How Protestant Churches Are Involved with Adoption and Foster Care

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The Bible has a lot to say about caring for orphans. Protestant churches in the United States appear to be listening.

About 4 in 10 Protestant churchgoers say their congregation has been involved with adoption or foster care in the past year, according to LifeWay Research.

That may be because the Bible tells them to, said Scott McConnell, executive director of LifeWay Research.

“Foster care appears to come naturally for churchgoers,” he said. “It’s not surprising, since the Bible commands them to care for widows and orphans.”

Since the early 2000s, many Protestant churches have commemorated Orphan Sunday every November to draw attention to the plight of orphans around the world.

In the past, they’ve often focused on international adoption and orphanages. But in recent years, foster care—both in the United States and abroad—has become a focus as well.

LifeWay’s survey of 1,010 Protestant churchgoers—defined as those who attend a Protestant or nondenominational church at least once a month—found 25 percent say someone from their church has been involved in foster care over the past year.

Seventeen percent say someone from their church has adopted a child from the US in the past year. Fifteen percent say someone from their church has adopted a child from another country.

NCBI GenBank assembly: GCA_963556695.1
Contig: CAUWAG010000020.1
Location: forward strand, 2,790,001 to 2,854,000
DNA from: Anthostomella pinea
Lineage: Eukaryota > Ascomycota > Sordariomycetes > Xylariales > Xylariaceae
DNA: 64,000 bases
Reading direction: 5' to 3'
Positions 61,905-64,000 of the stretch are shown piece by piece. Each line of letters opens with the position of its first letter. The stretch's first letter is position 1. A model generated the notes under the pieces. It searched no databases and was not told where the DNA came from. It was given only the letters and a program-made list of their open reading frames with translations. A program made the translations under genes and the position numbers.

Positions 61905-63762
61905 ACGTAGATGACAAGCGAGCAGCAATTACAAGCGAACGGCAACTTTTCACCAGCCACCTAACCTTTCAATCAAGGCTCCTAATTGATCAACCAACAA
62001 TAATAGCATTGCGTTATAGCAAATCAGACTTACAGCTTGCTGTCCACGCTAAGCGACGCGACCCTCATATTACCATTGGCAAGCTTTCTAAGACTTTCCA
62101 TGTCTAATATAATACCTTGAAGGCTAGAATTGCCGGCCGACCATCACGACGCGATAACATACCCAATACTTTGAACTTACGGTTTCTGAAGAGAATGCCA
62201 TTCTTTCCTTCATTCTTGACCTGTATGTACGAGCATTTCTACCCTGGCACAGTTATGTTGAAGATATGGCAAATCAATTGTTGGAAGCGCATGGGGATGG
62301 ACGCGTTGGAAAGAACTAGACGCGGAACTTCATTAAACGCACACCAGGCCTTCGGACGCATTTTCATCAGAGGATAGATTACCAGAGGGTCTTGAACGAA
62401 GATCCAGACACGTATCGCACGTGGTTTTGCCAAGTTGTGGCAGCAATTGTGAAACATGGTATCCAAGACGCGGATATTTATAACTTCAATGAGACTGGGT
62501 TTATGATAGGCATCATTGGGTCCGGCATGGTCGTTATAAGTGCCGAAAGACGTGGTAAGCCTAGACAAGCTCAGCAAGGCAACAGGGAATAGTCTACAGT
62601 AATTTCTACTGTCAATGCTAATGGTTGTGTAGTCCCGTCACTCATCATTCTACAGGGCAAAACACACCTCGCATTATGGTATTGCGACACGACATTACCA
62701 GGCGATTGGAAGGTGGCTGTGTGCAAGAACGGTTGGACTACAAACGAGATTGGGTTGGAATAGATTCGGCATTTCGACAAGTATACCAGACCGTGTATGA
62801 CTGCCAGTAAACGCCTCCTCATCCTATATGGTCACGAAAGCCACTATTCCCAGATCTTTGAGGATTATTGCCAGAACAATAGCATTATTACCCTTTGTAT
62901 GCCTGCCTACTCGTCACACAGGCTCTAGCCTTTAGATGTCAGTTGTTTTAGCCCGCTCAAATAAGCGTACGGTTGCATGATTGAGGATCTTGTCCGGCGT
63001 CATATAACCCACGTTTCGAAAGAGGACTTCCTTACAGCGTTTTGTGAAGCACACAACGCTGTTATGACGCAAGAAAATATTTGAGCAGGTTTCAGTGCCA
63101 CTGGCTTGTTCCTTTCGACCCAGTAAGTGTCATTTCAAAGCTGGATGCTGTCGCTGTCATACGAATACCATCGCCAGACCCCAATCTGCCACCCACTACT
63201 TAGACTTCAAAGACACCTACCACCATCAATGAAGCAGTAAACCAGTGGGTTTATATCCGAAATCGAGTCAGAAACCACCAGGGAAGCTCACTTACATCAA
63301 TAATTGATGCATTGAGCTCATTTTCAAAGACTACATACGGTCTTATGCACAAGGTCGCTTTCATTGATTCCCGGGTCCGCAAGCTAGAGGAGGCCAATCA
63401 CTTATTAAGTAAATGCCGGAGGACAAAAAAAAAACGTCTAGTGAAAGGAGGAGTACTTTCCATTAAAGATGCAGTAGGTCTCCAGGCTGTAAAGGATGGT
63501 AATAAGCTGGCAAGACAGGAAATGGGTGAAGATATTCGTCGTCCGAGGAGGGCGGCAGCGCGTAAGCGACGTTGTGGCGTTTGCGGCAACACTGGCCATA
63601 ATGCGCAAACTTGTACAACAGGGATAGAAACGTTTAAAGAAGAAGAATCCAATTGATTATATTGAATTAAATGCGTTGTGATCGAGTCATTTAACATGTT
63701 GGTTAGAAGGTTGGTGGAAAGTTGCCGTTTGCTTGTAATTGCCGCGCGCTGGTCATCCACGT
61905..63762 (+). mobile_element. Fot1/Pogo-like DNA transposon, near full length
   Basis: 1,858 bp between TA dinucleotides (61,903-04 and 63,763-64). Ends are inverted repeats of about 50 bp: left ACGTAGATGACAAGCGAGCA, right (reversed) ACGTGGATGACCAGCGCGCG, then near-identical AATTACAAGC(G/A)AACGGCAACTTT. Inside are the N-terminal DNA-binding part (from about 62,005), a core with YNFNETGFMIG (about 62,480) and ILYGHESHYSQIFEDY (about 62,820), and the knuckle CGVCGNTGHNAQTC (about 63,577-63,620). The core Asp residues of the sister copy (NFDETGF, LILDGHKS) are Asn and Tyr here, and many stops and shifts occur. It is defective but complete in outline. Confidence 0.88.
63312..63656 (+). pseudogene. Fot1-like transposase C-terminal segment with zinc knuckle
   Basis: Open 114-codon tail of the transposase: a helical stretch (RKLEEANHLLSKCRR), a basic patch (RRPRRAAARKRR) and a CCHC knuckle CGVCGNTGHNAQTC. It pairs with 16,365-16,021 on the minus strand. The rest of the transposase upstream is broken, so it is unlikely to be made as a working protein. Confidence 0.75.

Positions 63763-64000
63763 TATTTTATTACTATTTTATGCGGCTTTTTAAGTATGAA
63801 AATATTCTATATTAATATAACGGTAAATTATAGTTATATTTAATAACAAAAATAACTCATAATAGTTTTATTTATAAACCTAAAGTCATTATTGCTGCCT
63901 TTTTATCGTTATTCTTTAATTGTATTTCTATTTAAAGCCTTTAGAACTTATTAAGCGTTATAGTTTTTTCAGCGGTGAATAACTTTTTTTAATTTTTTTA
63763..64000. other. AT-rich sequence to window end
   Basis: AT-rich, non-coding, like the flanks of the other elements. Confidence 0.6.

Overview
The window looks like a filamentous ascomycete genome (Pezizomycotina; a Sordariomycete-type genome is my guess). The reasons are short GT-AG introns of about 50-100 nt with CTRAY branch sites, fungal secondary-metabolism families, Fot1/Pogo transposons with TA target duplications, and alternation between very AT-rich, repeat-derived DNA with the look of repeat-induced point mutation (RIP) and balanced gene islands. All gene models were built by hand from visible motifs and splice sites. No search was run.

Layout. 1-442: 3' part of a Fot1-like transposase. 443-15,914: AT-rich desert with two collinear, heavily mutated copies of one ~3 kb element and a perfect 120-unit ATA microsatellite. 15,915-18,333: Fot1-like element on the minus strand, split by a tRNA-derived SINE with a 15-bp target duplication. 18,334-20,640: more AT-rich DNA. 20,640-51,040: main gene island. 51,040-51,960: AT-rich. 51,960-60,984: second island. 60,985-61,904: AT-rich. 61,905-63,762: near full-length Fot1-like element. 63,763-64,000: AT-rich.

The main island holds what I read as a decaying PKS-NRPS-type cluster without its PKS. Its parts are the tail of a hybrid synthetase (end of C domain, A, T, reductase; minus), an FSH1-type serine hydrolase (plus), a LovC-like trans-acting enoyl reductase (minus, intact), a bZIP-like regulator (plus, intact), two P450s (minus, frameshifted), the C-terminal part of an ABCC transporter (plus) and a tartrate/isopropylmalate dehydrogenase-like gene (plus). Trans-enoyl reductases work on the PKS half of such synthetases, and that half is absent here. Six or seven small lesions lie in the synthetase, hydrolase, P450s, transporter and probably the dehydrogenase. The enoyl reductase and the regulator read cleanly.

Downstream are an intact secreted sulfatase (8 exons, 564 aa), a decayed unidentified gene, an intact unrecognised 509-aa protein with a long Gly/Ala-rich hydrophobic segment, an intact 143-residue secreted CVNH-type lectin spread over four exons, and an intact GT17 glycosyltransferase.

Those who attend nondenominational churches (39%) are the most likely to know someone who has fostered children. Those at larger churches, with 250 or more in attendance, are most likely to know someone in their church who has provided foster care (37%). Those who attend smaller churches, with fewer than 250 in attendance, are less likely (20%).

Churchgoers from nondenominational churches are also most likely to know someone at church who had adopted a child from the United States (25%). Baptists (15%), Lutherans (12%), and Pentecostals (10%) are less likely.

Churchgoers from larger congregations are more likely to know someone who had adopted from abroad (30%) than those from smaller churches (7%). So are those from nondenominational churches (34%).

White (20%) and Hispanic (15%) churchgoers are more likely than African-American churchgoers (4%) to say someone from their church has adopted a child from another country.

Still, church leaders in general don’t talk much about adoption.

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Source: Christianity Today